Windstream argues that Johnson had one year from the voluntary dismissal of her claim on April 2, 2015, to refile the claim pursuant to Ark. Code Ann. § 16-56-126 (Repl. 2005). Thus, Windstream argues, the April 2, 2015, judgment became final on April 2, 2016, and Johnson's failure to file a notice of appeal within 30 days after that date-we assume Windstream means by May 2, 2016, though it does not specify-causes her appeal to be untimely. Windstream does not clarify from which order Johnson was required to file a notice of appeal or in which court, as the appeal was pending in this court during the relevant time frame. This argument assumes that Johnson had not refiled this claim in either federal or state court before May 2, 2016. In either case, Johnson had already appealed from the last orders entered at that point-the orders of April 2, 2015, and May 1, 2015.

         Once the record was lodged in this court on November 10, 2015, the circuit court no longer had jurisdiction to act further in the matter. Myers v. Yingling, 369 Ark. 87, 89, 251 S.W.3d 287, 290 (2007). We dismissed Johnson's appeal on September 21, 2016, for lack of a final order due to her voluntary nonsuit of one claim. The dismissal of the appeal had the effect of reinvesting jurisdiction in the circuit court to enter a final order in the case. Mountain Pure LLC v. Affiliated Foods Sw., Inc., 366 Ark. 62, 68, 233 S.W.3d 609, 614 (2006). Our mandate was issued on March 30, 2017, and the circuit court entered a final order on May 5, 2017, from which order Johnson timely appealed. Thus, the appeal is properly before us.

         II. Facts

         Johnson began working as a staff manager for Windstream in 2006. Joyce Latham was Johnson's direct supervisor during the relevant period. Latham and Johnson had worked together at Alltel before moving to Windstream and had also regularly socialized together outside the office. According to the testimony of both Johnson and Latham, the position of staff manager, which involves managing and being accountable for a team of employees, required good organizational and time-management skills. Johnson also testified that it was stressful, fast-paced, and time-consuming.[2]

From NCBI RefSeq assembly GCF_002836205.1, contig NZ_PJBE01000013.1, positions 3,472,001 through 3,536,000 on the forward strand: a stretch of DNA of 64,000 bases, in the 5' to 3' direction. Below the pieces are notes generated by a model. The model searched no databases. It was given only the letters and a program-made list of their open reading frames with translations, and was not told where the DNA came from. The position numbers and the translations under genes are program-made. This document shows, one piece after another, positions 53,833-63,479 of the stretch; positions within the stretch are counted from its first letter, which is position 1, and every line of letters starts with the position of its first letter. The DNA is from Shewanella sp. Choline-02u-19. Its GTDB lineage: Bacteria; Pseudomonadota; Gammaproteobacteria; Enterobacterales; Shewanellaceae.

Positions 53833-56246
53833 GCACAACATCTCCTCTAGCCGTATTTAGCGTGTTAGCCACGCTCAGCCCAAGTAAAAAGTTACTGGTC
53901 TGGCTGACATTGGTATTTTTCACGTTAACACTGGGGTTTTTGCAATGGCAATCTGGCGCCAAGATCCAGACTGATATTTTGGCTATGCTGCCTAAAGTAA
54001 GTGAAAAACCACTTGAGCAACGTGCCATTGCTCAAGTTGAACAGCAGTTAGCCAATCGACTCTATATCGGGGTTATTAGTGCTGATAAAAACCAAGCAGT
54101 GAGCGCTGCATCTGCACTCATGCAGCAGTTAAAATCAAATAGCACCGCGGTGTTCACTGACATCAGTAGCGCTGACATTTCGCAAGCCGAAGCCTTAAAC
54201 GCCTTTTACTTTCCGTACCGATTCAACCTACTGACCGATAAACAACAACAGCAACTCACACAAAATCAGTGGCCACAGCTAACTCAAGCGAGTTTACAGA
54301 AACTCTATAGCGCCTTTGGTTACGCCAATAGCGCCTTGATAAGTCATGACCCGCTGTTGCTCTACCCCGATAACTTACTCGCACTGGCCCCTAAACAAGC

Latham testified that she began noticing a change in Johnson's job performance in early 2008, when Johnson missed a lot of deadlines and Latham was notified that Johnson had failed to return voicemails or respond to emails. Latham also received notices that the data provided by Johnson's team was inaccurate. In an evaluation that Latham prepared in February 2008, she noted that Johnson had not been able to meet all of the deadlines and needed to focus on ensuring that her employees were performing their duties so that she could focus on the requirements of her own position as staff manager. In Johnson's semiannual review in August 2008, Latham again apprised Johnson of several areas in which her performance was deficient and needed improvement. Specifically, Latham informed Johnson that she needed to ensure that her team was completing all assignments by the assigned deadline and that she was delegating to her employees and not performing their tasks for them. The review concluded, "Janann currently is not meeting the expectations of a Staff Manager. Without immediate and sustained improvement she will be placed on a Performance Improvement Plan [PIP]."

         In mid-October 2008, Latham approached Johnson about taking a demotion (but keeping her salary) to a senior-analyst position that had no management responsibilities. Latham told her that the other option was to put her on a PIP to deal with the performance issues. Johnson asked for time to consider the options, and she selected the PIP on October 28, 2008. That same day, in an email to Latham, she requested a few days of leave under the Family and Medical Leave Act (FMLA) claiming, "Due to the stress of the past week or so, I'm having issues sleeping, thinking, concentrating, etc." Latham granted her the time ...

Buy This Entire Record For $7.95

Download the entire decision to receive the complete text, official citation,
docket number, dissents and concurrences, and footnotes for this case.

Learn more about what you receive with purchase of this case.